Getting anything through the divided FCC will be difficult. And it's impossible to say what the final details will be. As investors, however, there are several things to keep in mind.

First, while the media--and even Wall Street--will be quick to play up winners and losers, this is only one battle in a very long war for influence in Washington. Today's winners will no doubt be losers on other equally important issues.

Second, no matter what Martin and other would-be industry shapers have in mind, what ultimately emerges from their policy will no doubt be quite different. Industries evolve according to market forces. The history of communications has been about consolidation for one simple reason: Bigger companies have the ability to provide more services more cheaply than smaller ones. That's because they have better scale and access to capital. No matter how regulators try to divvy up market power to ensure “fairness,” the natural tendency will be to move for scale and consolidation of market power in communications.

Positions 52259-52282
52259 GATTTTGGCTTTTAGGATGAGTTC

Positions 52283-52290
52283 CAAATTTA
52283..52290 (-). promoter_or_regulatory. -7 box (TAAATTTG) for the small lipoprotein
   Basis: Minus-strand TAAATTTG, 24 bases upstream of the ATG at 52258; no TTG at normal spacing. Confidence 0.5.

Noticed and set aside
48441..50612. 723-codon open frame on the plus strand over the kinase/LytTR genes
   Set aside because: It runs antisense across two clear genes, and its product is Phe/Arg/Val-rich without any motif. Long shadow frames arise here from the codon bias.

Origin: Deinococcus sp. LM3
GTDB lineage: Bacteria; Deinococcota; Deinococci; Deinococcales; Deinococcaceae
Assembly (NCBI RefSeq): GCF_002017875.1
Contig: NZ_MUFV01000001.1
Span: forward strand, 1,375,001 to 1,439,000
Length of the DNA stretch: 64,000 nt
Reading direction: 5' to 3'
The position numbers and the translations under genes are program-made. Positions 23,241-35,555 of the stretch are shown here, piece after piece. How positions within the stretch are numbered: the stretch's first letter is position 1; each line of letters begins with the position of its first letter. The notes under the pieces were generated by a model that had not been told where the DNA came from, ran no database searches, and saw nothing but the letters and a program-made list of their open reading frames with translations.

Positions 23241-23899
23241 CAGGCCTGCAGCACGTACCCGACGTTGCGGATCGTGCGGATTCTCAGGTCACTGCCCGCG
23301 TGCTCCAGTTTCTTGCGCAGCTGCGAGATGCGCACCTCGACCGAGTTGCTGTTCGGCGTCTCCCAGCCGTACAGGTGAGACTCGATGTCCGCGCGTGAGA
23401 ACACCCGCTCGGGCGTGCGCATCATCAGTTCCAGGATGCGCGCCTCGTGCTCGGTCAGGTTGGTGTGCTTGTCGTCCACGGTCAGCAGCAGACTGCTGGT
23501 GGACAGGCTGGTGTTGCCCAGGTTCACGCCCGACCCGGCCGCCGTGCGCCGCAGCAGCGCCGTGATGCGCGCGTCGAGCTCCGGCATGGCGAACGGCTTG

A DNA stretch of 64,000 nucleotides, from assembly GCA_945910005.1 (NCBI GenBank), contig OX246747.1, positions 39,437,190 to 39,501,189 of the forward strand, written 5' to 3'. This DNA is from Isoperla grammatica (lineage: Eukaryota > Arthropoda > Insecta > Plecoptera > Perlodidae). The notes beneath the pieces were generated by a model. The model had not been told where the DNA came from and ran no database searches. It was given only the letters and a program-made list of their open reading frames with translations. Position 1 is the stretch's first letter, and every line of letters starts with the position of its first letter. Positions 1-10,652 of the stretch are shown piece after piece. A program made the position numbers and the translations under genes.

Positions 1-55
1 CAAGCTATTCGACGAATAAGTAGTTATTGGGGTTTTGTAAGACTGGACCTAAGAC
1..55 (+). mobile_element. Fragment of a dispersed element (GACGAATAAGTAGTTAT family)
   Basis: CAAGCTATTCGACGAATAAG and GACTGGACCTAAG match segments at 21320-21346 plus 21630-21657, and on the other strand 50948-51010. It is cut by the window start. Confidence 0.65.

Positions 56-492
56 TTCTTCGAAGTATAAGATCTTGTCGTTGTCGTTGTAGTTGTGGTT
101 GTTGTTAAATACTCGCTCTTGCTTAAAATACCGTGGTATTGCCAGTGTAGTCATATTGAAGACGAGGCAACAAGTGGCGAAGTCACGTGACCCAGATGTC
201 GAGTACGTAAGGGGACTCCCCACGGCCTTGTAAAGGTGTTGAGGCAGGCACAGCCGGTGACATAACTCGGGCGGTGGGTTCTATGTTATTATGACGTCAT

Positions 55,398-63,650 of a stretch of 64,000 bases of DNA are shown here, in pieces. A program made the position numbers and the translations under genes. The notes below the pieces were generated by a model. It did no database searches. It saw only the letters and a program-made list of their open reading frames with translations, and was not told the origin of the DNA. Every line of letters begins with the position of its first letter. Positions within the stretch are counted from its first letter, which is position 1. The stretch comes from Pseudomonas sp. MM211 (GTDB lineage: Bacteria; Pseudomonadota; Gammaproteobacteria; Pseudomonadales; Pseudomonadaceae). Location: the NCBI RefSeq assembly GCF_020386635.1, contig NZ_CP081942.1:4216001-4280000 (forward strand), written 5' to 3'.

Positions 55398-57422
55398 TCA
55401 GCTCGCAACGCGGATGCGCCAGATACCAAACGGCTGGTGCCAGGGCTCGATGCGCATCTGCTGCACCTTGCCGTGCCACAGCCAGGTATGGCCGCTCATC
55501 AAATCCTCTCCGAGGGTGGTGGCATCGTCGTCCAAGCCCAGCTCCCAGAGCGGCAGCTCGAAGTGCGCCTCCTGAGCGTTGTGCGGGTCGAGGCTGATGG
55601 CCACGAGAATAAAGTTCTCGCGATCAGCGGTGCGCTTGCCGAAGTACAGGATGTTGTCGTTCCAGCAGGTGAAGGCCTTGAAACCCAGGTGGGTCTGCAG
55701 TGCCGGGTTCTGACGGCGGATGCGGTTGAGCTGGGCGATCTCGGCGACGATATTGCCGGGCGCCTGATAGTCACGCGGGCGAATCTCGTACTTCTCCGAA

Third, the odds of anything draconian emerging from this battle are almost nonexistent. US communications regulation--backed by strong bipartisan majorities in Congress--is still squarely on the side of letting market forces run. Contrast that with New Zealand, where the chief regulator is forcing the breakup of the country's leading communications service provider in the name of promoting competition.